The Marketplace Fairness Act and CRE
The results are in from last week's survey on retail real estate and the Marketplace Fairness Act. More than half of you say the law could trigger a brick - and - mortar retail growth spurt. (One way or the other people are going to get their clever T-shirts and Ginsu knives.)
Almost 53% of you said brick-and-mortar retail would benefit from the leveled playing field if states began collecting taxes on online purchases (though health insurance premiums would go up for Gilt and Amazon rehab). With pricing equal, online still has the convenience factor for couch browsers or mobile shoppers (or people who hate talking to people), but others still prefer touching/trying out the real thing.
Online sales tax has far-reaching effects, especially in a cash-strapped state like Illinois (it lost $451M in sales tax collection in 2011 and $507M in 2012, according to ICSC). Here are some notable comments you had about the Marketplace Fairness Act's positive impact on retail real estate:
- "In a state like Illinois, where sales tax is 10%, the online stores have a 10% advantage. This will go away."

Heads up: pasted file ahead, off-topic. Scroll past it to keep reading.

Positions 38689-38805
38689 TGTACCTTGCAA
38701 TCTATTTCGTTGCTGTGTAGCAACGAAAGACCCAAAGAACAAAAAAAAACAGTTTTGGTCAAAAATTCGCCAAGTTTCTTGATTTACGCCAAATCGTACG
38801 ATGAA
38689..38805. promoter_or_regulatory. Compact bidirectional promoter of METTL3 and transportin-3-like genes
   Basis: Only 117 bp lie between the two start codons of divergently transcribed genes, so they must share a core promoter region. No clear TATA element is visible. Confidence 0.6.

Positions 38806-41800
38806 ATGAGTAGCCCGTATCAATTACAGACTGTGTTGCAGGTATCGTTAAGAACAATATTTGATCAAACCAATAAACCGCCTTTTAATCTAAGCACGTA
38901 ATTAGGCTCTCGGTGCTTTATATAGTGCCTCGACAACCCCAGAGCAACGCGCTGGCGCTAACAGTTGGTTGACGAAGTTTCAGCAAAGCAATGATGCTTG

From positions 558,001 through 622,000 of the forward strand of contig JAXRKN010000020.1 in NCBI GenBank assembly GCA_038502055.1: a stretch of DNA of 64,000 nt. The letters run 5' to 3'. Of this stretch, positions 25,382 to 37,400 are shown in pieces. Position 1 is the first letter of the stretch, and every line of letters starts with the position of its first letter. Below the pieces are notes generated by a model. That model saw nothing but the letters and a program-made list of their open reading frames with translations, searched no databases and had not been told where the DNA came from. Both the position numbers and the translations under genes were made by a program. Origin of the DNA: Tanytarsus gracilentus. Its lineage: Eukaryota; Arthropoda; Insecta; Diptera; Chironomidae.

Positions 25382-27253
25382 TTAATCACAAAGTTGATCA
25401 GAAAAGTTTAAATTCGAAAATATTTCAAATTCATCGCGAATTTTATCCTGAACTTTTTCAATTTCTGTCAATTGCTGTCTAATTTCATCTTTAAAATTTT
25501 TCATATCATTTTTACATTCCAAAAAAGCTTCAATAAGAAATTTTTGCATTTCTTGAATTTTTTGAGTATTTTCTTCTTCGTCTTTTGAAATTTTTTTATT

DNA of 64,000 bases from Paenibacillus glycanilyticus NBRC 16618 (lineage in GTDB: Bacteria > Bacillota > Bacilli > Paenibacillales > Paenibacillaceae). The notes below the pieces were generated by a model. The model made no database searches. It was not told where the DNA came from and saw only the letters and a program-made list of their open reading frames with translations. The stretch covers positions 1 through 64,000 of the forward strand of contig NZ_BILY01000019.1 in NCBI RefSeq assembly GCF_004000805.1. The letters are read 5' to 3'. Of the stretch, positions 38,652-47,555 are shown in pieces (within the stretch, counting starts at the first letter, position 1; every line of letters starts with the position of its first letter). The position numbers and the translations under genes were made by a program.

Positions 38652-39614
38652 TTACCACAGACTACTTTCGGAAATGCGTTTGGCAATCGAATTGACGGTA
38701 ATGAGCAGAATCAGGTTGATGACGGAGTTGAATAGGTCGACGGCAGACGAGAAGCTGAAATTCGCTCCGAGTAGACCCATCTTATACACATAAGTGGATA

- "Prices will be more competitive...retailers like Best Buy are starting to offer price-matching to deals found online--all the more reason to go into a store and see your item firsthand."
- "It is more appropriate to pose the question differently: Will Amazon go out of business when it loses the sales tax subsidy it has been receiving for many years?"
Others (who love free shipping and that smiling cardboard box) tell us the days of 'doing the mall' are over and convenience is king in today's wired, instant-gratification world.
- "People will justify the tax as a 'convenience item' for being able to shop from their homes and desk."
- "People don't care as much about saving the sales tax as they do about the ease of not having to go out to shop. Except maybe in Chicago where our sales tax is a million percent."
- "Internet sales are...making the purchase an 'experience.' Sales tax is a minor issue versus the overall transaction and online conversion of the sale."
After hearing from all you smart shoppers, we checked in with the Marketplace Fairness Coalition. Inland Real Estate Corp EVP and CIO Scott Carr tells us retailers expect to compete on price, but lack of sales tax online puts brick-and-mortar at a competitive disadvantage. As stores become more omni-channel, incorporating electronic media into the brick-and-mortar experience, a level playing field is even more critical, Scott says. It is also important to note that sales tax online is not new, he adds. Consumers are currently obligated to pay online sales tax, but Internet retailers aren't obligated to collect (tricky). With the recent momentum-building Senate vote in support of the bill, we imagine this will be a hot topic next month at ICSC's RECon.